This season's show from the graduates of Central Saint Martins' M.A. fashion course offered further conclusive proof of the power that an influential educator wields over young minds. Professor Louise Wilson is still fed up with a decorated dress so her students are still offering her anything but. Of the 14 collections shown in the CSM presentation, seven featured floor-length vestments, and at least another three had ascetic and/or liturgical connotations. "Maybe they don't know how to cut patterns," was Wilson's typically barbed riposte, though that scarcely addressed the curious group ethos that carried over from last year. But if those earlier collections leaned toward a postapocalyptic lassitude, these could have been carrying a standard for spiritual revival. God—and Louise—is on our side, they seemed to be saying.

Eilish Macintosh, for instance, showed models dressed in long black shifts that were bound with what looked like enormous white shoelaces. The mood was more Joan of Arc than Fifty Shades. One model was even wearing a noose, halfway to martyrdom. But a couple of cheeky peekaboo cutouts anticipated the designer's second group, which used the same idea of binding and lacing on playful vinyl separates. The versatility was enough to win Macintosh the evening's big prize, the L'Oréal Professionel Creative Award, presented to her by Christopher Kane, a Wilson star from an era before the decorated dress was an object of scorn. Which meant his influence was as nothing beside that of the latest CSM breakouts Shaun Samson, master of the man-smock, and Craig Green, dresser of Druids, both of whose fingerprints could be detected in the work of Marie Rydland, Nayoung Moon, and Toma Stenko. Nicomede Talavera layered his men in black and white tunics, disciples fighting the good fight on this earth. And when that battle had been won—or lost—Hwan Park turned his men into angels, draping diaphanous wings over all-white jackets, shirts, and pants.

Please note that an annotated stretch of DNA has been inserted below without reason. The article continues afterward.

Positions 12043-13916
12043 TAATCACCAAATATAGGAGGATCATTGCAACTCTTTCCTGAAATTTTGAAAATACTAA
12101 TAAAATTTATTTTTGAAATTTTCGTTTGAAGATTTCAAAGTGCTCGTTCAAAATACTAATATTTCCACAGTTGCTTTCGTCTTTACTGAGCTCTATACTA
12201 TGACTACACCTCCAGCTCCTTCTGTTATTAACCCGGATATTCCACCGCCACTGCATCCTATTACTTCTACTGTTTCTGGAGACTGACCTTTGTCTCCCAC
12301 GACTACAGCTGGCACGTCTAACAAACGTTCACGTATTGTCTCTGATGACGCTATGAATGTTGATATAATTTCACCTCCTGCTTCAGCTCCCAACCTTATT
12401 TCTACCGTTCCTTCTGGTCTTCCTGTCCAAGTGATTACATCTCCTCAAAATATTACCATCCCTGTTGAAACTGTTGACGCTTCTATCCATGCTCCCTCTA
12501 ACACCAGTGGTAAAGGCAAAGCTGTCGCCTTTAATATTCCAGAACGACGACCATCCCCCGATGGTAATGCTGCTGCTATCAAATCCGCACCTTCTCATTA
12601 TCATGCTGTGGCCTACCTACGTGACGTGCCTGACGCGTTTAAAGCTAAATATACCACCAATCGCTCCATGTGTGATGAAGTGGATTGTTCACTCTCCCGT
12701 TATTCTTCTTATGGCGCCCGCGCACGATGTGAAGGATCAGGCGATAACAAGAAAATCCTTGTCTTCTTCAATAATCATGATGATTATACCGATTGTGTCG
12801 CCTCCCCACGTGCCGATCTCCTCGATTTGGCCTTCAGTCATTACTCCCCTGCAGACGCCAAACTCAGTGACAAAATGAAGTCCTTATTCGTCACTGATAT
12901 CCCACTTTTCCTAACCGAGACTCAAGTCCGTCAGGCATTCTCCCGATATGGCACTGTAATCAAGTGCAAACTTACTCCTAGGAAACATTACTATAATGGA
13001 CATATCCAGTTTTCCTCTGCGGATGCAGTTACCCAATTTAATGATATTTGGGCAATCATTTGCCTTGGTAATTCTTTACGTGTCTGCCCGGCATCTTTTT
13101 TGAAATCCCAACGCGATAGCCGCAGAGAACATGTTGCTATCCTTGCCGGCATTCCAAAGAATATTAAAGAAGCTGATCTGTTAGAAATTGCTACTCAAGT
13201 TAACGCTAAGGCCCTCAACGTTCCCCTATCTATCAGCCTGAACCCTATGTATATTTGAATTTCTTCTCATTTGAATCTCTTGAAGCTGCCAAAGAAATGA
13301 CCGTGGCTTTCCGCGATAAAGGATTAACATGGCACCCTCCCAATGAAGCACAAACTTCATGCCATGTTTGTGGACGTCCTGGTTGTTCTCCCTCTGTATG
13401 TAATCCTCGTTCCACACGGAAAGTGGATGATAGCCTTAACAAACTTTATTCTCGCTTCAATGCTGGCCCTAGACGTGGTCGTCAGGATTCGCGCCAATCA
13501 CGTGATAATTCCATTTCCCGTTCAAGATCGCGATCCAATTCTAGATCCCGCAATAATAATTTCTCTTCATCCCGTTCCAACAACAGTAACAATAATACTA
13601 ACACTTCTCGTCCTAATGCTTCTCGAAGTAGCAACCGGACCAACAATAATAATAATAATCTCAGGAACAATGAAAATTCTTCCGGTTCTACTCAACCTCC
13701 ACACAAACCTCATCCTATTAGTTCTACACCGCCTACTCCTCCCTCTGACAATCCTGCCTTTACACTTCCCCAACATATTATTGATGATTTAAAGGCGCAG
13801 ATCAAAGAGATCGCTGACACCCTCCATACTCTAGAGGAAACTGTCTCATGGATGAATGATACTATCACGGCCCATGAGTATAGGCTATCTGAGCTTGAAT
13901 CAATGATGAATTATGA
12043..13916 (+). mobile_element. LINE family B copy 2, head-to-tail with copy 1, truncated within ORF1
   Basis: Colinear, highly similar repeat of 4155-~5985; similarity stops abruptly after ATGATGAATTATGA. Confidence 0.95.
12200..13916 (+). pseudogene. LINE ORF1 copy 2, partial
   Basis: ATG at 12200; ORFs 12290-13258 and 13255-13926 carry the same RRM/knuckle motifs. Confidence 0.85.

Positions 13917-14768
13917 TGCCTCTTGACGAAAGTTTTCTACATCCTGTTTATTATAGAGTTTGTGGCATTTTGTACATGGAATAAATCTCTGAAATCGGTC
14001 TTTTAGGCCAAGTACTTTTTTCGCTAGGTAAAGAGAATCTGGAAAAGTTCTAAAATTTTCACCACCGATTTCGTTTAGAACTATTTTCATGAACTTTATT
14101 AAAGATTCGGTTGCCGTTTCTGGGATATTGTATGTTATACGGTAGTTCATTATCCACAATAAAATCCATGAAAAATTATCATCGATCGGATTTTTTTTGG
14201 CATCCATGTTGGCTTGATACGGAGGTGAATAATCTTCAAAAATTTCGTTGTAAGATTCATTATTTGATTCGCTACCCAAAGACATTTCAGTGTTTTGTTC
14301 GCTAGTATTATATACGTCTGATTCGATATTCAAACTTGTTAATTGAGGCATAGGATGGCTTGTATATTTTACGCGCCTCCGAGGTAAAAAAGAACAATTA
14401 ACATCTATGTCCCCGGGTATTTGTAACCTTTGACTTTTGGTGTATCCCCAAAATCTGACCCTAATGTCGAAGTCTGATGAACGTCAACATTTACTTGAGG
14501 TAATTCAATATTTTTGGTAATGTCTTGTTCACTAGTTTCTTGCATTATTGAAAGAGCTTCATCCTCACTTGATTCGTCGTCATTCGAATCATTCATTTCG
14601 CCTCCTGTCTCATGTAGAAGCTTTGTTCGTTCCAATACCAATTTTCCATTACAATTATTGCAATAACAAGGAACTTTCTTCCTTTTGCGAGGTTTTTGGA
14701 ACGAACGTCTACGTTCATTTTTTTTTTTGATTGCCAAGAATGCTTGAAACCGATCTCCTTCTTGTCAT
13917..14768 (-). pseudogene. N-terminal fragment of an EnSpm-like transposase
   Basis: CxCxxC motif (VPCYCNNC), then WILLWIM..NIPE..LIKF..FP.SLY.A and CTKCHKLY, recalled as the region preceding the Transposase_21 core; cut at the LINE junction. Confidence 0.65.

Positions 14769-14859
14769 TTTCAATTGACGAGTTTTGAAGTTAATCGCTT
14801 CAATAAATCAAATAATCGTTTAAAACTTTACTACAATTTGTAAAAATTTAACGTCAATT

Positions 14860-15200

Heavenly choirs also awaited the women of Sadie Williams in their stiffly gilded, stiffly gliding robes, like sci-fi priestesses—or, as Love editor Alex Fury rather more pithily phrased it, Disco Daleks. If the religiosity was less overt in Jaimee McKenna's and Jessica Fawcett's designs, their emphasis on pleating gave their clothes a neo-medieval (or neo-Miyake) flair that could be shoehorned into the general air of piety. Likewise, the monochrome rigor of Assaf Reeb's and Hampus Berggren's menswear, which managed the delicate balancing act of seeming to mortify flesh as it bared it.

The biggest cheer was reserved for textile designer Elena Crehan's elaborate collages of lace and tufty feathers, cut into abbreviated smock shapes and paired with fishnet tights and black oxfords. The fact that her models were men provided the same kind of frisson Matthew Bourne got with his all-male Swan Lake. But even here, boys in lace suggested something vaguely church-y.

Professor Wilson often sounds despairing when she talks about the state of fashion, so it was possible to interpret the show as a lengthy meditation on her crisis of faith, one her disciples would undoubtedly be aware of. In which case, they were sending her a resoundingly reassuring message. Faith? You gotta have it.